WASHINGTON -- President Roosevelt today made peacetime conscription the law and proclaimed that on Oct. 16 all men from 21 to 35, inclusive, must register for selective military training.
Mr. Roosevelt signed the first peacetime draft bill in American history at 3:08 p.m. (EST) and proclaimed registration day a moment later, two days after Congress gave its final approval to the legislation.
An estimated 16,500,000 men -- citizen and alien alike -- must register at polling places throughout the country on Oct. 16. From this number, the nation will build up, over the next five years a reservoir of 5,000,000 trained men for its land and sea forces.
"America stands at the cross roads of its destiny," Mr. Roosevelt said in his proclamation.
He took cognizance of the current notice that the United States is ready and able to defend at any cost the heritage of its freedom.
"Time and distance have been shortened," he said. "A few weeks have seen great nations fall. We cannot remain indifferent to the philosophy of force now rampant in the world. The terrible fate of nations whose weakness invited attack is too well known to us all.
"We must and will marshal our great potential strength to fend off war from our shores. We must and will prevent our land from becoming a victim of aggression
"Our decision has been made. It is the will of our people."
Conscription became law on the day that the first contingent of National Guardsmen--60,500 militiamen from 26 states--were mobilized for a year of intensive training with the army in modern methods of warfare.
The first group of conscripts-about 400,000 -- probably will be called'to the colors about Nov. 15. Then, for the next five years, about a million men, will be inducted into the army annually for a year of training.
To Be Given Time
They will be drawn by lot and selected for service from the list of 16,500,000 registrants.
Mr. Roosevelt did not designate registration day as a holiday. He urged, however, that all employers, as well as federal, local and state government agencies, give their workers adequate time in which to register.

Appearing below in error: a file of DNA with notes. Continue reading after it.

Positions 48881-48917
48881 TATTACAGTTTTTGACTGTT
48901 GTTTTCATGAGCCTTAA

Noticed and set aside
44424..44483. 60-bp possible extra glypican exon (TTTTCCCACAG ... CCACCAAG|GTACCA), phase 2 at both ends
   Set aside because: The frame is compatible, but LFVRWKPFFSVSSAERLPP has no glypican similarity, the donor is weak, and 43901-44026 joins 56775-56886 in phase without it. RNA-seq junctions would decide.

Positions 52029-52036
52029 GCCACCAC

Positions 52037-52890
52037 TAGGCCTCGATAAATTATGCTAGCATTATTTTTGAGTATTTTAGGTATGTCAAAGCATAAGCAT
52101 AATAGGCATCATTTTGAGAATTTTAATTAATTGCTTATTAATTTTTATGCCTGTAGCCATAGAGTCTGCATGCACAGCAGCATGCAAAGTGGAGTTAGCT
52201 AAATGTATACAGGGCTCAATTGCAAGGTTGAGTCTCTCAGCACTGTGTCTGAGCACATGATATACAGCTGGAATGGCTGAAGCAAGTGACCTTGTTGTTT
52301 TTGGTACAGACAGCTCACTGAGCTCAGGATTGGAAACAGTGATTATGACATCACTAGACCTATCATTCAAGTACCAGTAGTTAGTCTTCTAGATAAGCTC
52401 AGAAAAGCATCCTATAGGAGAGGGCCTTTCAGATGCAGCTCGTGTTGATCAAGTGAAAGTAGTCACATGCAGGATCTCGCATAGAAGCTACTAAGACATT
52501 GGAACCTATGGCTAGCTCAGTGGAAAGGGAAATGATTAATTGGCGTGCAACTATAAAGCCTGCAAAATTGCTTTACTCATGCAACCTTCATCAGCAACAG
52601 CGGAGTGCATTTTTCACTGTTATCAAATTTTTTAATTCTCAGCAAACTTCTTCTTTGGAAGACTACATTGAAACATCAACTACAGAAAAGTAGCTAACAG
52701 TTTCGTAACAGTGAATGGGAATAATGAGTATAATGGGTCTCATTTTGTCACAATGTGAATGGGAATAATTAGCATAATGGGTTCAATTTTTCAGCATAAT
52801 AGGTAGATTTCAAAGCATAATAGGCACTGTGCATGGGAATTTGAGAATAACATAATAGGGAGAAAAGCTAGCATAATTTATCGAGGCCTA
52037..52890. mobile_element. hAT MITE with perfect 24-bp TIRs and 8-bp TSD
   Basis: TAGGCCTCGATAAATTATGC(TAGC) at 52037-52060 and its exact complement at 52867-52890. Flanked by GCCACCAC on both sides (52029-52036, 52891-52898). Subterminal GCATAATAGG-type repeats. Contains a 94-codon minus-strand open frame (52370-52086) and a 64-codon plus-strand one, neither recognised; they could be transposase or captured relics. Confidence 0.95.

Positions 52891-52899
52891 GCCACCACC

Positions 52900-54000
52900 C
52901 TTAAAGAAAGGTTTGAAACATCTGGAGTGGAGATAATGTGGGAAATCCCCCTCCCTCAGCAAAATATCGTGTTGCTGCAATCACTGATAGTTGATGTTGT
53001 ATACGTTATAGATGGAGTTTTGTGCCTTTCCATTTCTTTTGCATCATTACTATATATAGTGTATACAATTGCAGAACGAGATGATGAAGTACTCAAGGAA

His proclamation observed in connection with the draft legislation that:
"The congress has debated without partisanship and has now enacted a law establishing a selective method of augmenting our armed forces. The method is fair, it is sure, it is democratic--it is the will of our people."
The proclamation was accompanied by a statement explaining in detail the manner in which the draft will operate.
He concluded with these words:
"In the military service they (the draftees) will be intelligently led, comfortably clothed, well fed, and adequately a r m e d equipped for basic training. By the time they get physically hardened, mentally disciplined and properly trained in fundamentals, the flow of critical munitions factory to combat units will meet the full requirements for their advanced training.
"In the military service, Americans from all walks of life, rich and poor, country bred and city raised,, farmer, 'student, manual laborer and white collar worker will learn to live side by side, i depend upon each other in military drills and maneuvers, and to appreciate each other's dignity a y American citizens.
"Universal service will bring only greater preparedness to mee V the threat of war, but a wider tribution of tolerance and understanding to enjoy the blessings peace."